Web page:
The binary input signal is applied to the input terminal of a serial-in, parallel-out shift register 15. A shift register of four bits length is represented in the drawing, but this length is not highly critical so long as the sampling frequency is significantly higher than twice the highest frequency which is to be measured. In this embodiment, the signals obtained from the first and third bit positions of the shift register are used as the actual signals which are correlated, the one being a delayed function of the other with the delay being a function of the clocking rate of the shift register as well as the number of shift register stages separating the two signals. Shift register 14 is clocked by a variable frequency signal generated by a voltage controlled oscillator 17.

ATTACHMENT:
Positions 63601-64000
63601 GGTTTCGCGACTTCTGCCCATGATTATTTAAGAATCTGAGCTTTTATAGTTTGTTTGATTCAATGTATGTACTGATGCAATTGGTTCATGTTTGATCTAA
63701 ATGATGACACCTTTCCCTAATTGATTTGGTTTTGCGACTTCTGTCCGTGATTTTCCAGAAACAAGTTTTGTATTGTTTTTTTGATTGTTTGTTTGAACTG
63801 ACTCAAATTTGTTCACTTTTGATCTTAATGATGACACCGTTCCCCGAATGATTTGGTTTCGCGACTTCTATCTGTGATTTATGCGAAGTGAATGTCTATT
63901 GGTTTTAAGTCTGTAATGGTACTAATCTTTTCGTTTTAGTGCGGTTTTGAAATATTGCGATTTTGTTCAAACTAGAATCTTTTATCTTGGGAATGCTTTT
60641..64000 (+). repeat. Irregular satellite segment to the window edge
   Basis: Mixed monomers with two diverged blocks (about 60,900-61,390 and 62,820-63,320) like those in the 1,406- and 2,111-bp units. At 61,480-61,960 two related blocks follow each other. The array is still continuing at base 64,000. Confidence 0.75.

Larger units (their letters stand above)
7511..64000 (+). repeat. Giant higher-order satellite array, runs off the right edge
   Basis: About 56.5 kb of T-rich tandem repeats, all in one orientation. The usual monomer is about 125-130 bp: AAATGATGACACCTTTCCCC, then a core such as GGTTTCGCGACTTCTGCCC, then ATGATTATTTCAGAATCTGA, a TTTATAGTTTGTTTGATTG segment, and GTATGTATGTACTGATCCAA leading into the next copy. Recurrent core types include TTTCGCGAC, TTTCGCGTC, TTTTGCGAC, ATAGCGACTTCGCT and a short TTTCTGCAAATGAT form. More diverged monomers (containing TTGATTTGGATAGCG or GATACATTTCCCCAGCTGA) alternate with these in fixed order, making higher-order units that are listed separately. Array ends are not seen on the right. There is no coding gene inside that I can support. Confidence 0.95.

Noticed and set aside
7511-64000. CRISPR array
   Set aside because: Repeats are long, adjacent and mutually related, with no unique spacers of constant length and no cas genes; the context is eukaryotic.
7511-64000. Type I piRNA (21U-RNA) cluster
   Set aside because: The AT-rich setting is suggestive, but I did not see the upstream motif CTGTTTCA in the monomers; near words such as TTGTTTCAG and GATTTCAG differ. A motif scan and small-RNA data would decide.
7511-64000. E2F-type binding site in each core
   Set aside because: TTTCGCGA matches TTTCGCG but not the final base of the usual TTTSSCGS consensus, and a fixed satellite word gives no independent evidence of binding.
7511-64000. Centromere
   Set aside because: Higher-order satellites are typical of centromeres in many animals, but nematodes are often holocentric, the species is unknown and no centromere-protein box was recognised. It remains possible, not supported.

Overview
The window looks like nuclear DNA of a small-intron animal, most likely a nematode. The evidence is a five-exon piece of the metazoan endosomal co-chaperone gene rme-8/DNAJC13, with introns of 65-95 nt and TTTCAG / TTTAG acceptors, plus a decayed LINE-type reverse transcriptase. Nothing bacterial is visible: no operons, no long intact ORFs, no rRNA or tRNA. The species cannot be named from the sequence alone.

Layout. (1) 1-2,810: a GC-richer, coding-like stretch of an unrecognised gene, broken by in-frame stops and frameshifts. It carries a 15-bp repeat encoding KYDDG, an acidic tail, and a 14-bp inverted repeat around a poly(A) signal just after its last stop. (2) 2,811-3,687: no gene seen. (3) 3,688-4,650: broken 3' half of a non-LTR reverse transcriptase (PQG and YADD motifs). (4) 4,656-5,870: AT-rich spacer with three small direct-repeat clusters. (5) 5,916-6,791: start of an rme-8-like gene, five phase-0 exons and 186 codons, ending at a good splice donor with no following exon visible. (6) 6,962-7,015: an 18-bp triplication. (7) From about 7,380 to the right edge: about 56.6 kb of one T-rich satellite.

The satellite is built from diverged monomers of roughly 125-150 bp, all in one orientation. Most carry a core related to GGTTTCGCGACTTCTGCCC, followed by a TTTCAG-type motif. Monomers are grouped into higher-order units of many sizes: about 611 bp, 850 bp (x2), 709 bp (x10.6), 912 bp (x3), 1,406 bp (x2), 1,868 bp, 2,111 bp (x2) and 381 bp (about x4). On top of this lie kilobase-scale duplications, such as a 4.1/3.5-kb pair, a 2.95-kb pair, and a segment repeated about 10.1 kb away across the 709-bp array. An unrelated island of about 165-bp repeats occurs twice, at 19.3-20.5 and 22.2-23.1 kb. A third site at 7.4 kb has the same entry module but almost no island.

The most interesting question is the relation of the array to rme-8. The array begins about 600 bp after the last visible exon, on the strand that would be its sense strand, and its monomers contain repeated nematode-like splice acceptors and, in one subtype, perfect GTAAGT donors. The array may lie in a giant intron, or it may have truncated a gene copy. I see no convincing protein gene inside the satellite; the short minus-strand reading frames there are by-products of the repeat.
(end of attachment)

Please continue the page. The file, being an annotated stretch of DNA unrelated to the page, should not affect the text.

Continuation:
Comparison or correlation of these two signals is performed by an exclusive OR gate 19 which, in effect, operates as a one-bit by one-bit multiplier. The output signal from the exclusive OR gate may conveniently be termed a coincidence signal. An exclusive NOR gate might be equivalently used, i.e. a gate whose truth table is the complement of that for the exclusive OR function. Other types of logic gates might also be used and provide adequate operation, e.g. an AND gate, though the performance might suffer since logic states other than true coincidence may contribute to the output. As explained in greater detail hereinafter, the average value of this coincidence signal will correspond to the value of the autocorrelation function of the input signal for the particular value of delay then extant between the two signals being applied to the exclusive OR gate. Averaging over a selectable time interval is provided by an integrator circuit 21 to obtain an analog signal which is conveniently designated an average correlation value signal. This signal is in turn applied as a control parameter to the voltage controlled oscillator 17.